# Cost of Capitol when interest increases

Q: If central bank actions caused the risk-free rate to increase, what is the most likely change to cost of debt and equity capital?

a. Both Decrease b. One increase and one decrease c. Both Increase

A: c: An increase in the risk-free rate will cause the cost of equity to increase. It would also cause the cost of debt to increase. In either case, the nominal cost of capital is the risk-free rate plus the appropriate premium for risk.

My guess was (b), that the cost of equity decreases because K = Rf + B (Rm - Rf)… so if Rf decreases, the market risk premium will increase, which will cause K to decrease… Why is the answer the cost of capital would also increase?

So for example, if Rf = 4, B = 1.2, and Rm = 10… K would be 11.2%

If we increase Rf to 5, K would be 11%, which is a decrease and NOT an increase… Whats going on?

( Rm - Rf ) is a risk premium and it should be relatively fixed because the amount of risk a certain stock bears compared to a risk-free asset is also fixed.

If Rf increase, an investor will demand a higher return on risky assets, so the risk premium keeps the same value (aproximately).

In other words, Rf is like your risk-free opportunity cost of capital. If you are meant to bear any risk, you will demand a marginal compensation (a return in addition to the risk-free asset return) to offset the risk of lose (i.e. risk premium).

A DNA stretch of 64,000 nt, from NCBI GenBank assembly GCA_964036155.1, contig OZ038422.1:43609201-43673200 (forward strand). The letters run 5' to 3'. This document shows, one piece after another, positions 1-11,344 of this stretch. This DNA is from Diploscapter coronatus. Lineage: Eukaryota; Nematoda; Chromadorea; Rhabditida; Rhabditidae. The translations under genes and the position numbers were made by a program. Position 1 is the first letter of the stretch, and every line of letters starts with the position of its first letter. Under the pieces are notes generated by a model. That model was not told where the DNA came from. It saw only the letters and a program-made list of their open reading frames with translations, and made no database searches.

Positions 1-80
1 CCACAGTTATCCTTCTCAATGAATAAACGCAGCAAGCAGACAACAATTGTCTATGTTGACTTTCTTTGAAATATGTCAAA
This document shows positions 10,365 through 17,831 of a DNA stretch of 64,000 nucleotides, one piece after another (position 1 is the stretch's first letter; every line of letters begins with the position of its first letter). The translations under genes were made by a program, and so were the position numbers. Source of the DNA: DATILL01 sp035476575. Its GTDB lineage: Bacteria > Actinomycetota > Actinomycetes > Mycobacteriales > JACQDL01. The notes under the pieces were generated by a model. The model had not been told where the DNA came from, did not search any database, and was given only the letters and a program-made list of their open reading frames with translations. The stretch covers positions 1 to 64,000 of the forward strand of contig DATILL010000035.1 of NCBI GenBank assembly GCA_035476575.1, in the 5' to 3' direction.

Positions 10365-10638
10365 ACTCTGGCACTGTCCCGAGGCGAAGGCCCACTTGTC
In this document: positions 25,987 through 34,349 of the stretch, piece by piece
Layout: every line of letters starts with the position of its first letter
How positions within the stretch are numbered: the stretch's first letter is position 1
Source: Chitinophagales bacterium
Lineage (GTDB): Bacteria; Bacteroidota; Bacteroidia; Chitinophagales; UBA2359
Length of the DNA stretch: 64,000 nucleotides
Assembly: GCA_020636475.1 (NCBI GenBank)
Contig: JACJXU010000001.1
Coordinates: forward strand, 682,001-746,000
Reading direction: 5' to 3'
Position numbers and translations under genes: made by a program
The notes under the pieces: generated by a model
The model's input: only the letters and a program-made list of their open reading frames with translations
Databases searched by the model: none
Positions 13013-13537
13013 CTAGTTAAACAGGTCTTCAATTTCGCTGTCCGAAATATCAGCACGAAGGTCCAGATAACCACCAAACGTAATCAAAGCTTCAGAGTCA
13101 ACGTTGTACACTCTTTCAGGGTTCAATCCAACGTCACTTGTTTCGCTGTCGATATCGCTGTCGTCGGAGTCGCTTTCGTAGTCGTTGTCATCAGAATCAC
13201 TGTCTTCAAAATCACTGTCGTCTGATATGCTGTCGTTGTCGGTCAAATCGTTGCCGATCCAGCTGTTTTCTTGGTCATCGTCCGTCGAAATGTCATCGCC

C is the correct answer. The rfr is the base/risk-free/lowest of the low rate one will demand for compensation. Equity/Debt securities are obviously more risky than rfr. Thus, as the rfr floor moves higher, so does the required return for risky asset (all else equal), and–therefore–cost of capital also increases.

Don’t confuse what the Market Risk Premium IS with how you ESTIMATE it. For the first, what it IS is the additional return required for an asset with “average” systematic risk.

For the second, it is often ESTIMATED by using the historical difference between the returns on a broad market index and a risk-free asset (usually proxied for by Treasuries or some other sovereign debt). There are many other ways of estimating this - surveys, macroeconomic models like Ibbotsen-chen, those using CDS spreads (I think Damodaran explains this in mentions this in his SSRN paper on the equity risk premium). But you won’t see these others on the exam.

Bottom line - an increase in the risk free rate doesn’t change the ADDITIONAL return required for a risky asset OVER AND ABOVE that required for a risk-free one. It just means you’re adding the additional required return to a bigger risk-fee rate. So, the cost of equity will increase by the amount of the increase in the RF rate.